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The Atwater Papers

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Jane Mayer has a good piece about Lee Atwater’s unfinished memoir and the straight line between Reaganism and Trumpism:

Atwater died before he could finish his memoir. What remains of it are hunks of yellowing typewritten pages, held together by rusting staples and paper clips. But the seven surviving chapters suggest that, far from dying along with him, the nihilism, cynicism, and scurrilous tactics that Atwater brought into national politics live on. In many ways, his memoir suggests that Atwater’s tactics were a bridge between the old Republican Party of the Nixon era, when dirty tricks were considered a scandal, and the new Republican Party of Donald Trump, in which lies, racial fearmongering, and winning at any cost have become normalized. Chapter 5 of Atwater’s memoir in particular serves as a Trumpian precursor. In it, Atwater, who worked in the Office of Political Affairs in the Reagan White House, and managed George H. W. Bush’s 1988 Presidential campaign before becoming the Republican Party’s chairman at the age of thirty-seven, admits outright that he only cared about winning, not governing. “I’ve always thought running for office is a bunch of bullshit. Being in a office is even more bullshit. It really is bullshit,” he wrote. “I’m proud of the fact that I understand how much BS it is.”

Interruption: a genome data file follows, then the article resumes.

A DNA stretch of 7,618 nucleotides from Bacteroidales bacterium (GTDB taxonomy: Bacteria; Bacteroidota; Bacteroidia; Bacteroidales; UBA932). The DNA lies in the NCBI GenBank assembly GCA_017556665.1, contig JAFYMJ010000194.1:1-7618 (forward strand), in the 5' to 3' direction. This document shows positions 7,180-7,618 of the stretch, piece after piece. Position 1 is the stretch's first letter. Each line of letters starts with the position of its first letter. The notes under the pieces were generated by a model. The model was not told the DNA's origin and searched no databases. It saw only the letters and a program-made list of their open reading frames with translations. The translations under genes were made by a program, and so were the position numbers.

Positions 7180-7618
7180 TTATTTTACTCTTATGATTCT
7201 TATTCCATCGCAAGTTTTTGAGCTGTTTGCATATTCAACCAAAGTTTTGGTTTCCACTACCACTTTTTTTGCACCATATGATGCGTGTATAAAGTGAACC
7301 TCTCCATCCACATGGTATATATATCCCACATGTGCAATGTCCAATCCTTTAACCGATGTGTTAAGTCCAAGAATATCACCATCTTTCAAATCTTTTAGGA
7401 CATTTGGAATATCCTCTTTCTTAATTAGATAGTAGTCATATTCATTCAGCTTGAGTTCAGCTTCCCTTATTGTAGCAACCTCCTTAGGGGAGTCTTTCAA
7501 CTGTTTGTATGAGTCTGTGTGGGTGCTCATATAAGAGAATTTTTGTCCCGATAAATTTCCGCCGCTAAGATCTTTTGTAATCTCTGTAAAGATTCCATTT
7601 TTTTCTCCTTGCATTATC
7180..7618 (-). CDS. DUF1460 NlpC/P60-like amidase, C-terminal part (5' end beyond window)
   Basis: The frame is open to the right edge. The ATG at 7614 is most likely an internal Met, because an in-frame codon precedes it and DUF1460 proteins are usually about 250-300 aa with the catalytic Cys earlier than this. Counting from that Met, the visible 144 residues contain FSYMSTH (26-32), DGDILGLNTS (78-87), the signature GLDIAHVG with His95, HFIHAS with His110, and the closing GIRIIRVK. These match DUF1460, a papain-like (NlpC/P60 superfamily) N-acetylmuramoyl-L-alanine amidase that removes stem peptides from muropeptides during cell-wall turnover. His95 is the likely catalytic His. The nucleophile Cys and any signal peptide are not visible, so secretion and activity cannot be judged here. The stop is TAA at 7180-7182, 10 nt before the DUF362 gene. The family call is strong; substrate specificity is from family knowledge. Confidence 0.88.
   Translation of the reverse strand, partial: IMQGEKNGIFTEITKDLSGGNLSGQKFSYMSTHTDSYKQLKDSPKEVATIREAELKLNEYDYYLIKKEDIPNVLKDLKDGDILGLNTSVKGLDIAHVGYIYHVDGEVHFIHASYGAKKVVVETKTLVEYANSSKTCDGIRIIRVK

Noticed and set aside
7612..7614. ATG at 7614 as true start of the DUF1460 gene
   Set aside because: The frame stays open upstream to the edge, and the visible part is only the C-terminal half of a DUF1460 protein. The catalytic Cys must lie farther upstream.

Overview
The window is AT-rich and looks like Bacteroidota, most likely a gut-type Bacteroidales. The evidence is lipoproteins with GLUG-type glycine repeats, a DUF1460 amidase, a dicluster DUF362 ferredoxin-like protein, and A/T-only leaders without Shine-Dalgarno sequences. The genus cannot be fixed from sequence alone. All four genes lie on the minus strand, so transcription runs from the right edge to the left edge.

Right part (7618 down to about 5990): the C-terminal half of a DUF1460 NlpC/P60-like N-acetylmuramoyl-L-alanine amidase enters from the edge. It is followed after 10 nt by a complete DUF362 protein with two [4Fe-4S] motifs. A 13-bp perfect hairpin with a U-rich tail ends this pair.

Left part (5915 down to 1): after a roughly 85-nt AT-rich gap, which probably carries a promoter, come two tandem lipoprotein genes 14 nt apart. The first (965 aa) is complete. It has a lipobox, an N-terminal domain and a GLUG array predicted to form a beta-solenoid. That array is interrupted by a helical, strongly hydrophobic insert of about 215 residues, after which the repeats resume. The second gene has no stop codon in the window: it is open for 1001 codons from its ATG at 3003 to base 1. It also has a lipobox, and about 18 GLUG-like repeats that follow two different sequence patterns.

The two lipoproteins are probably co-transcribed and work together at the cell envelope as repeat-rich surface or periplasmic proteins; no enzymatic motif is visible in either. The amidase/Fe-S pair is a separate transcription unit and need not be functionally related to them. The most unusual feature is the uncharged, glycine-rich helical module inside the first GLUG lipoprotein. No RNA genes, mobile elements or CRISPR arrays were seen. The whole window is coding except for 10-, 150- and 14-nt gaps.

In the nineteen-eighties, Atwater became infamous for his effective use of smears. Probably his best-known one was tying Massachusetts Governor Michael Dukakis, Bush’s Democratic Presidential opponent in 1988, to Willie Horton, a Black convict who went on a crime spree after getting paroled in the state. A menacing ad featuring Horton was a blatant attempt to stir fear among white voters that Dukakis would be soft on crime. At the very end of his life, Atwater publicly apologized to Dukakis for it. But Atwater’s draft memoir makes clear that he had already mastered the dark political arts as a teen-ager. In fact, it seems that practically everything Atwater learned about politics he learned in high school. It’s easy to see the future of the Republican Party in the anti-intellectual dirty tricks of his school days.

And of course Nixon, while more moderate ideologically, also pioneered a lot of this. Trump has never represented some fundamental shift within the Republican Party; he’s the most orthodox Reaganite of all.

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